WASHINGTON -- The U.N.-appointed international mission in Kosovo, or KFOR, can resolve the future status of the war-torn region because diplomats are wrong when they claim that legal obstacles prevent a vote on independence or partition.
Nearly all commentators misinterpret U.N. Security Council Resolution 1244, the document which provides authority for KFOR. They claim that this document resolves the future status of Kosovo in Serbia's favor. Read the language: It does nothing of the sort.
Resolution 1244 does confirm the commitment of the U.N. "to the sovereignty and territorial integrity of the Federal Republic of Yugoslavia." And it does call for the "establishment of an interim political framework agreement providing for a substantial self-government for Kosovo" in line with "principles of sovereignty and territorial integrity."
The use of the words "sovereignty" and "territorial integrity" does not mean Kosovo is automatically to remain part of Serbia. Rather than resolving the matter, these words invoke principles that must be considered for any final settlement. These principles weigh not on the side of any particular group, but in favor of respect of international human rights standards for all.
Modern conceptions of sovereignty and territorial integrity have moved from the time when, under the guise of sovereignty, the king could do whatever he pleased within his kingdom. All rulers, including Slobodan Milosevic, are limited by international standards. They must maintain the "integrity" of their territory through the observance of fundamental international human rights standards. Mr. Milosevic has forfeited that duty and has opened the door for corrective international intervention.
The concept of sovereignty today refers to the sovereign rights of the people to affect choices regarding how they should be governed and by whom. The policies of the Milosevic regime have violated the sovereignty of all of the people of existing Yugoslavia, Serbians and Albanians. There is no sovereignty where the Belgrade regime has for more than 10 years steadily orchestrated oppression against Albanians, Croats, Muslims, independent journalists and opposition politicians. Under these conditions, each and every election has been a sham. The will of the people has not been heard for a long time.
To the extent that members of the international community in Kosovo intervene to help people reclaim their sovereignty and promote the human rights of all, it liberates the principle of sovereignty. To the extent that they create a colonial government that denies the will of the people, it violates that principle.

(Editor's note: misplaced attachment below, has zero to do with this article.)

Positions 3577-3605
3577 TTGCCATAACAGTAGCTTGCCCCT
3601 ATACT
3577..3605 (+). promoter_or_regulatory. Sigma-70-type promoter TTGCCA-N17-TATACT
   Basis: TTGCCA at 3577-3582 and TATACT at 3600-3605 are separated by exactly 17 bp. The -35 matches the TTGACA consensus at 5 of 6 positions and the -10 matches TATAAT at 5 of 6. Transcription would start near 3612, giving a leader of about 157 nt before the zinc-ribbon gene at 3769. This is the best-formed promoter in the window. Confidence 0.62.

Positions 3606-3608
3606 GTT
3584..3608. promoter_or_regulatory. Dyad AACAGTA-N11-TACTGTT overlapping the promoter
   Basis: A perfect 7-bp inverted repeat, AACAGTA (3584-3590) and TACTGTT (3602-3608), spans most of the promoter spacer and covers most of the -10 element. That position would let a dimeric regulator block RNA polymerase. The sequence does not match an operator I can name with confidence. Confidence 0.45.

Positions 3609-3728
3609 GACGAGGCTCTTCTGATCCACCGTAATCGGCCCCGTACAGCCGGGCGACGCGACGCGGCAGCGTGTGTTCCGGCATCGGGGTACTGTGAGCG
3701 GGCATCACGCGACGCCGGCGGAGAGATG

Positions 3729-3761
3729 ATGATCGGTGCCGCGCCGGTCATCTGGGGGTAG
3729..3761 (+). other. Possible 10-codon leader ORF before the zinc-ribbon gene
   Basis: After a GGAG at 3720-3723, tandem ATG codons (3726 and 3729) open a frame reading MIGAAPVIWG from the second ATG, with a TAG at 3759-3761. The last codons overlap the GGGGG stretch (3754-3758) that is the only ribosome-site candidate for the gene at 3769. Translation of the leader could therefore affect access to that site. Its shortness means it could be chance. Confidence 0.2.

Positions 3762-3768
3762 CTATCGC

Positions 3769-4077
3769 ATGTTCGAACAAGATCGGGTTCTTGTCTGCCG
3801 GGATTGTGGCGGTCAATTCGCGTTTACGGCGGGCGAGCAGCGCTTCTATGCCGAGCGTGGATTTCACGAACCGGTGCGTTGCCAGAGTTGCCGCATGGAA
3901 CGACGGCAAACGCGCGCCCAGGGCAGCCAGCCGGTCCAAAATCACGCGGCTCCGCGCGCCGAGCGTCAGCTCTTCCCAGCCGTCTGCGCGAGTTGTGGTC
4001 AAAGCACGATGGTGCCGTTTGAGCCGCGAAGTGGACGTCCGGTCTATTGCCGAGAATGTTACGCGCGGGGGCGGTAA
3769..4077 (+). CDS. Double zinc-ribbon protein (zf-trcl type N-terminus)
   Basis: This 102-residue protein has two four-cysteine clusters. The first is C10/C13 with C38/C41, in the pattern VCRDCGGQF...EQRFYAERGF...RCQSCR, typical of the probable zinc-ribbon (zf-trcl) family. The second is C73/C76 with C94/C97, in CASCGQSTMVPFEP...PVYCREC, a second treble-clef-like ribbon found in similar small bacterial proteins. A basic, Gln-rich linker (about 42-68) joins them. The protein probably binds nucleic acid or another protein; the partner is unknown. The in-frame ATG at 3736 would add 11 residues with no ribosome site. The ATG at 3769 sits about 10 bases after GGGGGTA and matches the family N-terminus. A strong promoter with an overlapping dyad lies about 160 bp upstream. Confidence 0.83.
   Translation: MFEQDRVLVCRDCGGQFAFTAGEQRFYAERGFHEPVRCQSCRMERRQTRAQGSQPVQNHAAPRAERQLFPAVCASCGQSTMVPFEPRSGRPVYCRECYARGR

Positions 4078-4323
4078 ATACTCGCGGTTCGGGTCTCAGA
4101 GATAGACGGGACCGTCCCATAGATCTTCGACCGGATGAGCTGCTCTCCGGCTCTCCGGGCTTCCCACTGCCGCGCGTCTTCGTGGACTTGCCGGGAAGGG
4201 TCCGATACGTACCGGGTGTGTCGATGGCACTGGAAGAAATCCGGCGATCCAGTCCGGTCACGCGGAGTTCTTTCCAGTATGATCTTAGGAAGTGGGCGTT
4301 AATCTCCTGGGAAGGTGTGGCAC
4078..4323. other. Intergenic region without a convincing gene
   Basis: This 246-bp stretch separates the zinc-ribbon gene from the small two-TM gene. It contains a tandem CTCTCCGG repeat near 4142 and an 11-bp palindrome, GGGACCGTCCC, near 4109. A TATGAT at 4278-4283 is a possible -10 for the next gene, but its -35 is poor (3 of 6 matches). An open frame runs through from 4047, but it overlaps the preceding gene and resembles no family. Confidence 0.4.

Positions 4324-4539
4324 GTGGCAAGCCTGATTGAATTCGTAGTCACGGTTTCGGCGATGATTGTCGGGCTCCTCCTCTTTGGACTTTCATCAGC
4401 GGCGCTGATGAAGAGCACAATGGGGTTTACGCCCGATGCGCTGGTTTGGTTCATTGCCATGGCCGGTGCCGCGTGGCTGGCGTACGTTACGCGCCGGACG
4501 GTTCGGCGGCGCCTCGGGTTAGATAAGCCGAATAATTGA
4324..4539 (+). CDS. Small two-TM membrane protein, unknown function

KFOR is attempting to do the right thing. Yet, in denying the people of Kosovo the right to decide their own fate, KFOR is violating the principle of sovereignty, not promoting it. Resolution 1244 does not stand in the way of a final diplomatic and electoral decision on the future of Kosovo. Rather, the real obstacle is the timidity of the international community.
The international community fears it will set a bad precedent and encourage separatist and irredentist movements in the Balkans and elsewhere. This is not the case. Kosovo is an extreme situation where the only long-term solution to years of systematic human rights abuses and intense inter-group hatred is partition or complete independence.
If one lesson could be drawn from Kosovo it is that nonmilitary intervention in troubled states must occur with greater effort at an earlier date. For peace and security to ever be realized in the Balkans, the international community must go against its own well-intentioned plan for imposing multiculturalism on Kosovo. It must permit the people to decide their future for themselves. And if that future is partition or independence, KFOR's role is to provide security in the short term and aid the development of democratic, self-governing, human rights-abiding institutions for the long term.
Eventually, through whatever means necessary, the people of Kosovo will determine their own fate. KFOR can help it be peaceful, with respect for the rights of minorities, or it can continue to stick its head in the sand and pretend that nothing more can be done.
Julie Mertus, an assistant professor at American University's School of International Service, is the author of "Kosovo: How Myths and Truths Started a War" (University of California Press, 1999).